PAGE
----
The discussion will be led by Suresh.

The aim of the talk is to connect up the last two talks — the one by Akarsh on the Langevin equation and the one by Siva on the Feynman path integral. We start with stochastic differential equation (SDE)

(1)where $\zeta(t)$ is white Gaussian noise with zero mean and $\langle \zeta(t)\zeta(t')=\delta(t-t')$. Let ${p}(x,t|x_0,t_0)$ probability of finding the system at $x$ at time $t$ given that it was at $x_0$ at earlier time $t_0$. We will show that ${p}(x,t|x_0,t_0)$ can be formally represented as a path-integral. It can also be shown that ${p}(x,t|x_0,t_0)$ solves the Fokker-Planck equation (FPE):

(2)**References**

- M. Kardar,
*Statistical Physics of Fields*, Chapter 9, Cambridge Univ. Press. - V. Balakrishnan,
*Elements of Nonequilibrium Statistical Mechanics*, Chapter 6, CRC Press. - Mark Kac, On Distributions of Certain Wiener Functionals , Trans. of the AMS,
**65**, No. 1 (Jan., 1949), pp. 1-13 — this is the original reference.

## Path Integrals in Quantum Mechanics

The discussion will be led by Sivaramakrishnan.

**Outline:**

**Introduction to Path Integrals**

**The Path integral approach to Quantum Mechanics**

- A "derivation" from Heisenberg Mechanics
- Probability amplitude and not probability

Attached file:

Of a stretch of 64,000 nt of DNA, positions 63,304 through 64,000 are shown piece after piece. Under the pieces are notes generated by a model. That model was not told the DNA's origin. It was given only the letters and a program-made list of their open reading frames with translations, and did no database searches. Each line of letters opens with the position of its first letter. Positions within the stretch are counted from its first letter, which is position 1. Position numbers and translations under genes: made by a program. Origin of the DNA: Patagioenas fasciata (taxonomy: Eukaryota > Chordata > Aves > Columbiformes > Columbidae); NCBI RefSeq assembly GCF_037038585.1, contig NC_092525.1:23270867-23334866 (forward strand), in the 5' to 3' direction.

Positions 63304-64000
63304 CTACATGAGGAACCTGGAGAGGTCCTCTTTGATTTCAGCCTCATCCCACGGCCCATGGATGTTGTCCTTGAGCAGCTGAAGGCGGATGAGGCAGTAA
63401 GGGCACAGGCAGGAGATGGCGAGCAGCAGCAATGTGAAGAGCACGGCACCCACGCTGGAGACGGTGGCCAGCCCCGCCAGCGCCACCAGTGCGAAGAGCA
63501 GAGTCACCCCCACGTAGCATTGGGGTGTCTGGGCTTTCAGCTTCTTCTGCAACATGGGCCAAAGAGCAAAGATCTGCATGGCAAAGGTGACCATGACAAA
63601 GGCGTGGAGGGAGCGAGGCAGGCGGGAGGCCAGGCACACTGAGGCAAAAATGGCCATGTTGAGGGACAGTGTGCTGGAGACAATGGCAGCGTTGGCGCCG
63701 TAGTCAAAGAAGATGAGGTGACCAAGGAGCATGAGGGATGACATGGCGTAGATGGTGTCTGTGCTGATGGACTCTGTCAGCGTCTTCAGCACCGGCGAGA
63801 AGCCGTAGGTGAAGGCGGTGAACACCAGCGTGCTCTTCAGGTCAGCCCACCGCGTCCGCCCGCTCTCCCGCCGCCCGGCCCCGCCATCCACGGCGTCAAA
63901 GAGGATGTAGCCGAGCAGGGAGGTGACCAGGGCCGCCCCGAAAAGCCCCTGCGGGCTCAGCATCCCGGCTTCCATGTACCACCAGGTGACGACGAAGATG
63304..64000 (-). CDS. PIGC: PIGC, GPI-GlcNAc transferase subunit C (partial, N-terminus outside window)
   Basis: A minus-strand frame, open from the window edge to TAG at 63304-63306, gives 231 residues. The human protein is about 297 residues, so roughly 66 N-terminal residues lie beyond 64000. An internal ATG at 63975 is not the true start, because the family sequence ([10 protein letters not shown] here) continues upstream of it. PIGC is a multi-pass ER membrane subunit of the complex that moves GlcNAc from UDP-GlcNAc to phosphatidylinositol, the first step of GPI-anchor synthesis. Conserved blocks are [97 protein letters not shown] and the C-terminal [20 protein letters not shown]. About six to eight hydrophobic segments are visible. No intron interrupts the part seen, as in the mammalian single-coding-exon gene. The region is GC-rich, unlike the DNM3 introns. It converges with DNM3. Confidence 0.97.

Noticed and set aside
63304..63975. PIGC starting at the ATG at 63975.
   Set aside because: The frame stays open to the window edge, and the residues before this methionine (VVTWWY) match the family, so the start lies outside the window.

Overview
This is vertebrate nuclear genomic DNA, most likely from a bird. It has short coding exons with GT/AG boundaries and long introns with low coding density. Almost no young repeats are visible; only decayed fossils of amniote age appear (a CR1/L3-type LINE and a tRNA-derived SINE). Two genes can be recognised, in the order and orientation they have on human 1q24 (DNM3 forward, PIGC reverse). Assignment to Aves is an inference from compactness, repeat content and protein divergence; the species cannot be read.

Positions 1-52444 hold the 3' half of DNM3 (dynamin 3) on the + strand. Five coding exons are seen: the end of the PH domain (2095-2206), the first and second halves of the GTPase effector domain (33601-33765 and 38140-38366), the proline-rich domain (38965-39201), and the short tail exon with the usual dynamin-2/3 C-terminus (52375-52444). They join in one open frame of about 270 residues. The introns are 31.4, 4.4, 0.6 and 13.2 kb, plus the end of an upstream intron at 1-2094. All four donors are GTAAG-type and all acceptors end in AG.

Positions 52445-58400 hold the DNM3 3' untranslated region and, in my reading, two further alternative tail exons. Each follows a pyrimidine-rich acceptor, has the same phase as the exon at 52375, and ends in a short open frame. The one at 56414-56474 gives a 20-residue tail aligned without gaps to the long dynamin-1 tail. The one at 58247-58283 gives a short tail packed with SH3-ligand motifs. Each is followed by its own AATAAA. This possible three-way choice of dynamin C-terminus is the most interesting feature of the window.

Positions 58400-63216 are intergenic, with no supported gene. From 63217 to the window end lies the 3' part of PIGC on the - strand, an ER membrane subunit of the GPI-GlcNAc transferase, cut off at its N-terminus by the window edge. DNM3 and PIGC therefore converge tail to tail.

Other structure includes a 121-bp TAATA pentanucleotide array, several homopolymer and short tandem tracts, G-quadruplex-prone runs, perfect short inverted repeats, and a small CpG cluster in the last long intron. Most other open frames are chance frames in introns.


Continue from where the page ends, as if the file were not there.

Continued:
- Sum over paths of the probability amplitude
- The "Kernel" and its meaning

**Examples**

- A free particle
- The harmonic oscillator

**Comments on the beauty/advantages of the Path Integral Approach**

The discussion shall be mainly based on the first 3 chapters of *Quantum Mechanics and Path Integrals* by Feynman & Hibbs.

## Langevin Equation and the Einstein relation

The discussion will be lead by Akarsh.

**Random Processes** - a very brief introduction

**Langevin Equation**

- Empirical argument leading to the Langevin Equation for Diffusion
- Solution of Langevin Equation with no potential force
- Connection to diffusion equation

**Diffusion under a spring potential**

- Solution to the Langevin Equation
- Einstein's Relation
- Finding the Avagadro Number; The Test of Molecular Hypothesis
- A (mere) mention of the fluctuation-dissipation theorem

The theory of Brownian Motion, given by Einstein in 1905, played an important role in verifying the molecular hypothesis. I will derive

the Einstein Relation relating the diffusion coeffecient to the mobility of a Brownian particle in a fluid and explain how the

Avagadro number can be found out experimentally using Brownian Motion.

This topic is pretty simple, and I think the only prerequisite is an idea of random variables, and ordinary differential equations!

I will be, as I mentioned earlier, following Mehran Kardar's *Statistical Physics of Fields*, Chapter 9, Section 9.1, where this is

an example used to develop the Langevin equation for fields.

## Random Walks

Shuddhodan on Random walks

## Introduction to Random Processes

The discussion will be a very basic, introductory discussion on random variables and random processes.

Ramya will lead the discussion. The following is a rough scheme of what is going to be covered in the course of the discussion:

Random Variables, Distribution Functions: Discrete and Continuous, Expectation Values, Variance, Moments, Probability generating functions, Characteristic functions, Moment Generating Functions, Gaussian Distribution, and Random vectors. Random processes.